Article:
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Database Design

Visual Studio 2005

A Visual SourceSafe database is file system database. User- and database-level options are stored in initialization files and file, project, and database metadata is written to binary files on disk.

Contents of a Visual SourceSafe Database

A Visual SourceSafe database consists of the files and folders defined in the following table. These items are stored in the Data directory of the Visual SourceSafe installation.

Aaaaaaaa.cnt

Reflects the physical name of the last file added to the database.

Crcs.dat

Contains cyclic redundancy check (CRC) information used to speed up the get and checkout operations.

Ddcerr.log

Contains errors generated by the DDCONV utility.

Names.dat

Contains information about long file names, that is, names longer than 34 characters. Do not edit or delete this file.

Rights.dat

Contains user and project security information and specifies the relationships between users and project rights.

Srcsafe.ini

Contains global database settings and configuration information for all users.

Status.dat

Contains checkout status information for database files. This file is a cache file used to speed up the display of Visual SourceSafe Explorer.

Um.dat

Contains user management information (names and passwords) and the database identifier (GUID). Do not edit or delete this file.

Version.dat

Contains the Visual SourceSafe database version information.

A-Z (folders)

Contain log files and data files.

Backup (folder)

Contains a log file for the ANALYZE utility (Analyze.log), a list of files with errors for ANALYZE (Analyze.bad), and backups of files changed by ANALYZE.

Labels (folder)

Contains label cache information used for label promotion of files from one project to another.

Locks (folder)

Contains locked files used if Visual SourceSafe locking is enabled.

Loggedin (folder)

Contains user login files and an Admin.lck file if the database is locked.

Visual SourceSafe creates two files in the Data directory for every file and project that you add to a database. It distributes file pairs evenly across the A through Z folders in this directory. The file without an extension, such as QRBAAAAA, is the log file for the file type being stored. The log file contains internal information for Visual SourceSafe, such as who added the file, where it exists, and all the differences between the versions of the file.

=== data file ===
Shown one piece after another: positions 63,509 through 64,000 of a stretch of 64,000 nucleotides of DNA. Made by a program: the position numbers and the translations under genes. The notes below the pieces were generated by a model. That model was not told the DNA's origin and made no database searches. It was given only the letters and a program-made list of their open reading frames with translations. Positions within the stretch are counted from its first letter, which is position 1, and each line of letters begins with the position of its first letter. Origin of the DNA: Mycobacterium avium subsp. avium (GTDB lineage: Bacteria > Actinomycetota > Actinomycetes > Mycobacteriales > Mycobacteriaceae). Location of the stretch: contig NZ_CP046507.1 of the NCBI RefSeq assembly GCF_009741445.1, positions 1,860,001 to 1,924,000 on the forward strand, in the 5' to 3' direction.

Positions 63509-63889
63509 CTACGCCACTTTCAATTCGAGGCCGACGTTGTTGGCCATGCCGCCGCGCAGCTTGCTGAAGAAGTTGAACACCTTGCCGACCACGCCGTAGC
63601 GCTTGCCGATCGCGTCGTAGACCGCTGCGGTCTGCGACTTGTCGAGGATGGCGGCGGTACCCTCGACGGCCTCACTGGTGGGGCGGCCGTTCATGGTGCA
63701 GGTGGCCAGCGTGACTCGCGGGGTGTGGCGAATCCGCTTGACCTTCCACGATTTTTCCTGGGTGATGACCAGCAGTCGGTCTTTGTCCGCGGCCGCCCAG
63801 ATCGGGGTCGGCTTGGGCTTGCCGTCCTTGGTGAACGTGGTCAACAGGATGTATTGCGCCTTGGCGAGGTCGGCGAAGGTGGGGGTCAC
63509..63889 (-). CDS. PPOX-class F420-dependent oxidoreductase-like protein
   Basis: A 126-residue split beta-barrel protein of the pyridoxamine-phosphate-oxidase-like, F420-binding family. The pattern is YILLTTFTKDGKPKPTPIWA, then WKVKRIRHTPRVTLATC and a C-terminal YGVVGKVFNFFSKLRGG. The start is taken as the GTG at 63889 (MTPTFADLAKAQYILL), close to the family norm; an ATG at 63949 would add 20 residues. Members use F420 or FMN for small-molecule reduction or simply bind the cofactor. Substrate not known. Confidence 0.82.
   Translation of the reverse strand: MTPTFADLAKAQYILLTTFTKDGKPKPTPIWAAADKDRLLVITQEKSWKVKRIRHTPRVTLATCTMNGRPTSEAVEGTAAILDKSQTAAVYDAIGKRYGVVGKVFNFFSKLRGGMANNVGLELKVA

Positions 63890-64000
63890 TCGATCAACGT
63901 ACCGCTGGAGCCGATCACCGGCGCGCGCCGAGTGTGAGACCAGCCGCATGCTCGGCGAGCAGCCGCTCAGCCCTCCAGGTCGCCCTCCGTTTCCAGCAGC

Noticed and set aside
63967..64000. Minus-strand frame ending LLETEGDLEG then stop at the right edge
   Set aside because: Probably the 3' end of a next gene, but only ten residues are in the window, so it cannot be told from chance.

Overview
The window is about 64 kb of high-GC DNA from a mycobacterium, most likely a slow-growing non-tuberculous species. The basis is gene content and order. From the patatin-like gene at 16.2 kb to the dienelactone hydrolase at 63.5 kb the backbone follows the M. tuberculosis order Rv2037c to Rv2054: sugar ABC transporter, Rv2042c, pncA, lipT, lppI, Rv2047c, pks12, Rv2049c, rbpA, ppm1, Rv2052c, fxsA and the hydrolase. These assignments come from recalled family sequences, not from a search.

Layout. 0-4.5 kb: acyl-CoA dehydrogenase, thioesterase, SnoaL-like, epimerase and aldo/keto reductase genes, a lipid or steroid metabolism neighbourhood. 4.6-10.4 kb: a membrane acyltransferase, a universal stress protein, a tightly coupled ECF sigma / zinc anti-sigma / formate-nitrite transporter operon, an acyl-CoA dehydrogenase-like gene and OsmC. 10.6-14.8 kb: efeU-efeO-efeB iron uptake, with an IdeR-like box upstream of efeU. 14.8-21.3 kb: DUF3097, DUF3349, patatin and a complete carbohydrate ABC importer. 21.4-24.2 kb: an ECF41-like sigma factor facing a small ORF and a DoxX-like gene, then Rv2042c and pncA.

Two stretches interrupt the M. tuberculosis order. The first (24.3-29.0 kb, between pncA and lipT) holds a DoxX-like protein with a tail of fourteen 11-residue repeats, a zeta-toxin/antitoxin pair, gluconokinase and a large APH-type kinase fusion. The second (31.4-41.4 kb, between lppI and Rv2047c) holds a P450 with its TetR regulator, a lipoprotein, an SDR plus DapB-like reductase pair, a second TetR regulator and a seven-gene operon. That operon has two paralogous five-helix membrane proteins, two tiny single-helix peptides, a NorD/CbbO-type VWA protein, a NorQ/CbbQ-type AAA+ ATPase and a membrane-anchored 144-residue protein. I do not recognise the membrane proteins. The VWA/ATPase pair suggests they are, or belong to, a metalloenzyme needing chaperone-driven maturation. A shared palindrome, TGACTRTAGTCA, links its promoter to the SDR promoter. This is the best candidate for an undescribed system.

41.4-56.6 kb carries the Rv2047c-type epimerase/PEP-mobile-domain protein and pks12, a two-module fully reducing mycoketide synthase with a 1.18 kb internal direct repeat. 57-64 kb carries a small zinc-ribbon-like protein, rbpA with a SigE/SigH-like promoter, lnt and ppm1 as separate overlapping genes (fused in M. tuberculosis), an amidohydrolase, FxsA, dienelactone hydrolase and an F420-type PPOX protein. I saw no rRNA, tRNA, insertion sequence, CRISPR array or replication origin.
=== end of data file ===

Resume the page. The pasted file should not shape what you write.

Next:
The file with an .A or .B extension, such as QRBAAAAA.A, is the most recent version of the actual file stored under a Visual SourceSafe physical name. Every time a file is checked in, the extension with which it is saved alternates between .A and .B.

When you share a file from another project, no new file pair is created in the Visual SourceSafe database. Instead, Visual SourceSafe creates a reference in the log of the original file, noting that the file also exists in another project.

When you check in a file, Visual SourceSafe copies the file from your working folder to the Data directory and renames it with the physical name and either an .A or .B extension, whichever is not currently there. Visual SourceSafe then calculates the difference between the .A and .B files and stores the difference (delta) in the log file. After the log file is updated, Visual SourceSafe deletes the old copy of the data file. Under ordinary circumstances, you should never have both .A and .B file name extensions for one physical file name.

Caution noteCaution

Never rename an .A or .B file in the Data directory. Doing this appears to correct the immediate problem that you are experiencing, for example, the file QRBAAAAA.A not found. However, renaming the file makes the previous file versions unrecoverable. To correct such an error, you must restore the file pair from a recent backup.

Files Used for Controlling a Database